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Rails 3: controllers unit testing with Rack

Disclaimer: This post is mostly about Rack. If your unfamiliar with this software, you may want to read this first.

Unit testing of controllers

Testing the Rails components in complete isolation from one another is not that easy. Obviously, integration tests exist to set the whole application stack in motion, while on the opposite, unit testing focus on asserting that small pieces of code perform well in complete isolation from each other.

Most of the web developers practicing TDD/BDD strive to unit test both their models' features and their controllers' actions. While unit testing of models is pretty straightforward, writing smart and scalable tests for controllers may not be that easy. Let's see why and how it can be achieved.

The issue at stake

Testing models in isolation is indeed straightforward: just ask something to a model by calling a method/sending a message, then check the output. Ensure that callbacks and hooks are called, that state machines, well, machine, that validations are triggered, and so on.

The issue with controllers is that they are the end user's gate-keeper in the browser, and as such have to both:

  • talk HTTP (understand and respond to requests triggered by the user's browser)
  • expose themselves through explicit endpoints, aka. URLs (http://your.app.com/foo/bar is mapped to a controller's action)

Controllers, by all means, are talkative beasts. How can we isolate them? Further more, it seems like testing controllers requires to test routing as well, for the two components are highly coupled at first glance. Actually, this assumption is made by the standard Test::Unit library, extended by Rails in ActionDispatch::IntegrationTest. It makes use of your current Rails.application routing scheme, so that when comes the time to talk to a controller's action in a test, one is expected to send a HTTP request to a registered route:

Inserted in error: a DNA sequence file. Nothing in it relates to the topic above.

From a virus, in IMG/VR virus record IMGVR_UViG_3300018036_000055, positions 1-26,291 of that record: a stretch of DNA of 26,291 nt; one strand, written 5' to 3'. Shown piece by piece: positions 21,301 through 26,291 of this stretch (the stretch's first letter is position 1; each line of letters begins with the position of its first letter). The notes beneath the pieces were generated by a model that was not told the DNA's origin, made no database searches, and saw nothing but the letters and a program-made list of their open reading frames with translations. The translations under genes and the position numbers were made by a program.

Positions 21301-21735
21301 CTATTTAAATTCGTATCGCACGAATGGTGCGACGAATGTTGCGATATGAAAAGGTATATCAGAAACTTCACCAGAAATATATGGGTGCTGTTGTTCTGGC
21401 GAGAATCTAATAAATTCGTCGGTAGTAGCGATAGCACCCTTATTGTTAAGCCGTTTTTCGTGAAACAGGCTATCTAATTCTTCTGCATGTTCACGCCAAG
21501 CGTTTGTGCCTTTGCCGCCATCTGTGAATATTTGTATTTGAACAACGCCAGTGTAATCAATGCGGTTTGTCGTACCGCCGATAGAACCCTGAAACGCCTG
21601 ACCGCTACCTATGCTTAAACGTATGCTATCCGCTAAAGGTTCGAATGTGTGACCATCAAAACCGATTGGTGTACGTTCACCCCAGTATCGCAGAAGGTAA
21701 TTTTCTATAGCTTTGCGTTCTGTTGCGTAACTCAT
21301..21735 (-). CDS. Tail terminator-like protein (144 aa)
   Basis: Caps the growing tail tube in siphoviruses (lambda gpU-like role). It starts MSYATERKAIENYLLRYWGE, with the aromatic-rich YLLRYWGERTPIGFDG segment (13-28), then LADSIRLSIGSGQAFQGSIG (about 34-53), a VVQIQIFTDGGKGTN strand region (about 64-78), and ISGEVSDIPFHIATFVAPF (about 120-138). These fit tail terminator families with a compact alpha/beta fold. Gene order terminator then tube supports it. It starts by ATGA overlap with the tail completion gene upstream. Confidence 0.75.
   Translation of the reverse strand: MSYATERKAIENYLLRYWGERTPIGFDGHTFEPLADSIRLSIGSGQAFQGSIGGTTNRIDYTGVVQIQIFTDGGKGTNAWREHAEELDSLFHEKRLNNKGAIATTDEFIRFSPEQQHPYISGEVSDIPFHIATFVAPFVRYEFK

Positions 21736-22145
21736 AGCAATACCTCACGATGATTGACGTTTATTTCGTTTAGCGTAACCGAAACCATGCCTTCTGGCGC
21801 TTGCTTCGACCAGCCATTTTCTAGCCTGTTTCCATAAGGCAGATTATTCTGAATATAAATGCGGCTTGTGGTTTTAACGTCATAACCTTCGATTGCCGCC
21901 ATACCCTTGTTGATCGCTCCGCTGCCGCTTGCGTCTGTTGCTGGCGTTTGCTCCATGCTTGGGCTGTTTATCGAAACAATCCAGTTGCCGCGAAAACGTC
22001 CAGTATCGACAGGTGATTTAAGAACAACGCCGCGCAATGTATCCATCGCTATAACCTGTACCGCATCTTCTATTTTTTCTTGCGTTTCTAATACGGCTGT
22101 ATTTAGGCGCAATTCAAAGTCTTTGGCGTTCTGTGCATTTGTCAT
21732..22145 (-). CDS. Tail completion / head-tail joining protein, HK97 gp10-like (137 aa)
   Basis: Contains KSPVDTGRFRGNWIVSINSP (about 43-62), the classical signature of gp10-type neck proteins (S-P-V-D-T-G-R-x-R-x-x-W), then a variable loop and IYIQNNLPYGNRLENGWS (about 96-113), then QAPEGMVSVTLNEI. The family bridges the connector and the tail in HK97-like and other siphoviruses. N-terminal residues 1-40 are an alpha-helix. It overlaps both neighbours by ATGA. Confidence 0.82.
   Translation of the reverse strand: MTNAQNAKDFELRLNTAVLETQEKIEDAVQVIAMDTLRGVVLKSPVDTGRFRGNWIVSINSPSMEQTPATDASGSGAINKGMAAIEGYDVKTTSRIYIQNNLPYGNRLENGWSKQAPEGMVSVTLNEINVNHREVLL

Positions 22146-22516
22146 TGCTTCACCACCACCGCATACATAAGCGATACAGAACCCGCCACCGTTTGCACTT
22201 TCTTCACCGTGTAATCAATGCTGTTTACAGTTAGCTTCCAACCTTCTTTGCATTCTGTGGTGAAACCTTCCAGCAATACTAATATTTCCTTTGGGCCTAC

# Let's say you have the route: get :login, :to => 'session#index'

# Then, using the Unit::Test fashion, you'd write:
test "should get index" do
  get '/login'
  assert_response :success
end

Some people may think the /login mention breaks the "unit" in "unit testing". Rails provide helpers to hide this in what is called "functionnal tests":

test "should get index" do
  get :index
  assert_response :success
end

Rspec has similar DSL requirements:

# Here's some RSpec:
describe MyController do
  describe "GET #index" do
    get :index
  end
end

Notice how one is asking for a action name, :index. Yet, inspecting both IntegrationTest's and RSpec's internals makes use of Rails.application.routes. Although the test does not need to know the name of the route mapped to the controller's action, it will nonetheless try to detect routing errors and rely on the routing scheme, leading to ActionController::RoutingError exceptions if the tests do not match the routing scheme. For instance, working with scoped or constrained routes require the specs to be set up accordingly, which may be cumbersome.

What we would like here is to drop the reference to the Rails application routes altogether, and talk directly with the controller's action. We shall then test the routes apart.

Rack everywhere

As you may know, Rack acts as a generic wrapper for HTTP requests and responses. From its specification: "A Rack application is an Ruby object (not a class) that responds to call. It takes exactly one argument, the environment and returns an Array of exactly three values: The status, the headers, and the body."

Rails 3 is based on Rack. It is a Rack application itself and each controllers' action is a Rack application too. This new structure allows us to test our controllers in full isolation. Let's see how.

What we need is mocking requests to access controllers bypassing the routes. So the first step is:

env = Rack::MockRequest.env_for('/')

Rack can mock HTTP requests without actually using HTTP. A request needs to know a little about its environment, like the address of its endpoint, parameters… We attach one of the simplest environment here, the / endpoint.